Towards the end of things a huge amount of importance and expectation was heaped on the arrival of the American president. When he arrived on his big blue aeroplane, the Danish media pretty much judged the conference to have been a success based on his appearance alone. Popular media aside, there was still that pesky little thing called geopolitics to deal with. Inevitably no meaningful deal was reached, with the main players acting like kindergarten children, refusing to speak to one another and going off in a huff late into the night.

The day before the end we got a leak saying that the Danish hosts had a plan to railroad through a deal which screwed the poorer countries and let the ‘developed’ ones off the hook. This was the ballyhooed replacement to the Kyoto Protocol, which has since been called the Copenhagen Accord. Some media cheered it as a victory but I, in my COP15 Post editorial, quoted George Orwell from 1984: 

“If you want a picture of the future – imagine a boot stamping on a human face -forever.” 

It wasn’t an optimistic summary of the conference but it was late at night and that’s all I could summon to mind at the time. Call me a pessimist.

When the conference was over and the protestors chucked all their signs into wheelie bins, the skies cleared of helicopters and the legions of police went home to dance around their Christmas trees with their families, an unearthly silence descended on the city. The streets were soon cleared of trash, the walls scrubbed clean of graffiti, the barricades dismantled, and people felt it was safe to come out again. Normality returned.

I was mentally exhausted by the whole ordeal and took a week off work. When I came back the CEO slapped me on the back and told me that he had always believed it would be a success. As a result of the bumper profits the newspaper had not only avoided making a loss but was actually nicely in the black.

But it was all too good to be true, of course. Over the next few months I had to raise questions about the integrity of the organization I was working for. It was very stressful. Eventually, on my 39th birthday in April, I walked away from the office and never went back. A fair number of the staff followed me, including Katie, who had been particularly badly shafted. 

I felt like I had turned a corner. In a way, I was happy to have been able to use the newspaper as a vehicle for my own project of making a newspaper for the climate conference, but the whole affair had eroded destroyed my faith in the idea that any ‘deal’ would ever be reached that would avert catastrophic climate disaster. One thing was clear to me: when it comes to protecting the future of planet Earth, governments are the enemy. I was sick of it all. I had had enough and I’d rather go hungry than work for them a day longer.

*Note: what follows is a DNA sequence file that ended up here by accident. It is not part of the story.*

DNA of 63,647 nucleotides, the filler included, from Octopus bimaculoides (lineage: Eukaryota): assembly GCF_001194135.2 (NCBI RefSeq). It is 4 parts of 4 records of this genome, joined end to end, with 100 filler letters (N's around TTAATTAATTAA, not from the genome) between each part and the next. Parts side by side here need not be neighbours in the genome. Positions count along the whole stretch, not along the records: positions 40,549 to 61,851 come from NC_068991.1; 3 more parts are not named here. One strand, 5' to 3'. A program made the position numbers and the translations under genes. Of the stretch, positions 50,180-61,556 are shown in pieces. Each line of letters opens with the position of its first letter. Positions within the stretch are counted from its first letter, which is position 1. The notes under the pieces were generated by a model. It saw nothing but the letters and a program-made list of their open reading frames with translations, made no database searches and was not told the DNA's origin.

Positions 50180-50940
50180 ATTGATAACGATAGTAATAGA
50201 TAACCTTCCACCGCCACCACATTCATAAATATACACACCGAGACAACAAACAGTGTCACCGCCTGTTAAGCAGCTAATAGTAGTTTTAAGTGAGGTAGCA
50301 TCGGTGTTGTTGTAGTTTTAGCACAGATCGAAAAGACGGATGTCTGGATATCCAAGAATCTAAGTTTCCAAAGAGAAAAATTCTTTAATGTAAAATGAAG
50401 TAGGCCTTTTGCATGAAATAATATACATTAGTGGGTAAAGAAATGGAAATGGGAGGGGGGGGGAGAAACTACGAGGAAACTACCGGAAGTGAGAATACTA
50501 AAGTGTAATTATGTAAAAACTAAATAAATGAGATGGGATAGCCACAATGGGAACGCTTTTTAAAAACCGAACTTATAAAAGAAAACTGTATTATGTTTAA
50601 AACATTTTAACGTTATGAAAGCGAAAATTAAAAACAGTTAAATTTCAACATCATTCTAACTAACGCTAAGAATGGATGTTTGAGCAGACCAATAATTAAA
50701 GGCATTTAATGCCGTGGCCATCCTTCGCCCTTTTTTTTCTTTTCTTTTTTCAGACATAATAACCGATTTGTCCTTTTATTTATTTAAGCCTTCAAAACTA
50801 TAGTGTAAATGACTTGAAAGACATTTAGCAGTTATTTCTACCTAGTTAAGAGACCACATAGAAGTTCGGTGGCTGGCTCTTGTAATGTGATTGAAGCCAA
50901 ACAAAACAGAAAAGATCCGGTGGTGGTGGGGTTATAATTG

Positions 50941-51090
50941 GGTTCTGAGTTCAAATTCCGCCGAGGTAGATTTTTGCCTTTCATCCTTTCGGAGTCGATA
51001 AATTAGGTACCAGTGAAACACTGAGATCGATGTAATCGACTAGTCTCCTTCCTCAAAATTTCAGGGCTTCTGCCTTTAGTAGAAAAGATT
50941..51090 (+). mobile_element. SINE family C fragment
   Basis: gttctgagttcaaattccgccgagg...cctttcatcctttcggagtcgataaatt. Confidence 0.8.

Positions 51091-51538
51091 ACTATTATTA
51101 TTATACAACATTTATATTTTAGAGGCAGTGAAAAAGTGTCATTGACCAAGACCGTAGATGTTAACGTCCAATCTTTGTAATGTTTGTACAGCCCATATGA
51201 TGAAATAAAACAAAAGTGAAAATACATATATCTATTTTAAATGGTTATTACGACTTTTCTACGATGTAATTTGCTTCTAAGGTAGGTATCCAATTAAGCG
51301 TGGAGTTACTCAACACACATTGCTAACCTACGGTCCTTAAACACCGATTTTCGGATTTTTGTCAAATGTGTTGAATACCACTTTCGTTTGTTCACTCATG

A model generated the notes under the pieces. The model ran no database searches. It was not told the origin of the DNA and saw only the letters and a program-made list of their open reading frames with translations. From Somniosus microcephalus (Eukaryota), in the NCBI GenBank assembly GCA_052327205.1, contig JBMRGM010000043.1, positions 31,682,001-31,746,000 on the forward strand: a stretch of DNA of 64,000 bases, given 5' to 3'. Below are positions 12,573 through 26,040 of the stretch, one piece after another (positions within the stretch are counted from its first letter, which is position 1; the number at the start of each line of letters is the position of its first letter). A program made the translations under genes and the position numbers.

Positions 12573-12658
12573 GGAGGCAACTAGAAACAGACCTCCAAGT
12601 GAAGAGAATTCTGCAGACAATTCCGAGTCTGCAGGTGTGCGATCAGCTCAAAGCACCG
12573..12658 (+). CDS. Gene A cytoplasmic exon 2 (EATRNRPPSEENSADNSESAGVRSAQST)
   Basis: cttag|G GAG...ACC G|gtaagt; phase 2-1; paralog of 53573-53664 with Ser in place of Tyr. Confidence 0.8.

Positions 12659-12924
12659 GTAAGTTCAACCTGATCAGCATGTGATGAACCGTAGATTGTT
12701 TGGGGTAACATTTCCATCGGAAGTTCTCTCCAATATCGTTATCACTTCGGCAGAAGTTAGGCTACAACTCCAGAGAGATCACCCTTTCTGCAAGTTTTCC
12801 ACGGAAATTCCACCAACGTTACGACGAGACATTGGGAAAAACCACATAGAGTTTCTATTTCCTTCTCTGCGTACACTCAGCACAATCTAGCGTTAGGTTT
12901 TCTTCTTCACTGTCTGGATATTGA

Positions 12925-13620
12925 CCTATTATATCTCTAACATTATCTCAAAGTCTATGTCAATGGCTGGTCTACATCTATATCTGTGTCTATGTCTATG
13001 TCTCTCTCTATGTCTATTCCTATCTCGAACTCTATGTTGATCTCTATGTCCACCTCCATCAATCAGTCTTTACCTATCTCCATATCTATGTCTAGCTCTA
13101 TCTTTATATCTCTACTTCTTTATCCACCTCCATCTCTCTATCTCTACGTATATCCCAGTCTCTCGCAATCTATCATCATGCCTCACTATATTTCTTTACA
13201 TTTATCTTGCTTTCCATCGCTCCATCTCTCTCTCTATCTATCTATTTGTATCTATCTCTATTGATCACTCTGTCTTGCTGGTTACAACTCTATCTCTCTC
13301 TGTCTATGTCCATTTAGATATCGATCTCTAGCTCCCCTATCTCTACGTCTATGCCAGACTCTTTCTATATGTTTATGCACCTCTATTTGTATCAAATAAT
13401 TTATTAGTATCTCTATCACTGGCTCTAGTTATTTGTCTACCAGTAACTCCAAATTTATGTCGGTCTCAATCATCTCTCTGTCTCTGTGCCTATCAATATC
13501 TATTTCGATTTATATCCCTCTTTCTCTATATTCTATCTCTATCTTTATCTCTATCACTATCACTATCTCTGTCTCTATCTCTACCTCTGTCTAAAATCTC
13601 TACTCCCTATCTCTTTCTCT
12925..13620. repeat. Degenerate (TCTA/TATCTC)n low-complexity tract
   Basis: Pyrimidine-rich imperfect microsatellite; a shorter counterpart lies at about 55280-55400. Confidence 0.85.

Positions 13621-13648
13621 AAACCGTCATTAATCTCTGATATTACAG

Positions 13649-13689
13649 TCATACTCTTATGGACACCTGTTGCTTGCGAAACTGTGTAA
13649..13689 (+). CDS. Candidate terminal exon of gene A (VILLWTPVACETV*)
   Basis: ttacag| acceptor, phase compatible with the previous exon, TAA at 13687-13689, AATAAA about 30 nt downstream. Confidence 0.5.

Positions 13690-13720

And then I discovered peak oil and everything changed for me.


I spent the next year and a quarter unemployed. Luckily for me this time I was able to take advantage of Denmark's generous safety net, receiving in unemployment money almost what I had earned in employment.

I spent the time productively. I worked as a freelance translator from Danish to English, started my own online newspaper (called Red Herring - a pun on the fact that red is the colour of Denmark's flag and herrings are the national fish), and picked up a job working as the Denmark correspondent for The Guardian newspaper in London.

I also read a lot about peak oil. It started with Thomas Homer Dixon's book The Upside of Down and then, because I have to buy English books online from Amazon, I had a suggestion that I might like The Long Descent by John Michael Greer. When I read this book I was blown away. It led me onto many other peak oil writers, notably Dmitry Orlov, Richard Heinberg, James Kunstler and Michael Ruppert. 

Whole new worlds opened up to me. It was as if understanding our energy system led me to understand many other things too. It led me to read up on everything from ecology to sacred geology, with history, geopolitics and compost making in between. It was a mind blower - I would never be the same again, but in a good way. It was as if I had been handed a magic prism to look through, which made many things in the world suddenly make sense.

I started this blog. I just had to share all the thoughts that were surging through my mind. Others report similar urges once they have learned about the implications of peak energy.

But having a more advanced view of reality didn't pay the mortgage which we still had in Spain, and so I continued to apply for jobs. I was sent on courses by the job centre and had to sit through motivational classes and learn what a CV was. Once, a perky man wearing Lycra, made us jump around in a room saying 'I believe in myself'.

I began to think I was never going to get a full time job, but then, out of nowhere, I was invited to an interview at a travel company in Copenhagen. Later I learned that there were several hundred applicants, so I assumed I had no chance. I was, after all, getting on a bit.

But then, to my amazement, I was offered the job. That's where I have been for the past 18 months. I get paid pretty well to fiddle about with Google Adwords, write itineraries for safaris in Africa and cruises around the Arctic. Sometimes I even get to go on these trips, like last month when I went to Kenya for two weeks.

The benefits are great, my colleagues easy to get on with, my prospects excellent and the company is expanding like crazy and can barely employ enough sales staff to keep up with the demand for expensive foreign holidays.

So why did I just hand in my notice?

I'll tell you on Christmas Day.

Happy Solstice everyone ;-)

It's not over yet.


  1. damn WHD got shit canned and you quit. Nice. Can't want to hear what your plan is.

    I got a plan, it's a "swiss fuckin' watch" as the dude said. It's probably gonna end about the same as walter jumpin' out of the movin' car. I don't know why I think I can go back to health care, but there it is.

    I watched the movie "Swimming With Sharks" today and there was a pretty profound line. I'll paraphrase:

    "If your not a rebel in your 20's you've got no heart. If by your 30's you aren't pro establishment you've got no brains."

    1. My father always told me "If you're not a communist in your 20s then there's something wrong with your heart - if you're still a communist in your 30s then there's something wrong with you head."

      I guess he meant the same thing.

      (although he was an ex-communist)

  2. Are you moving to Union Grove, New York?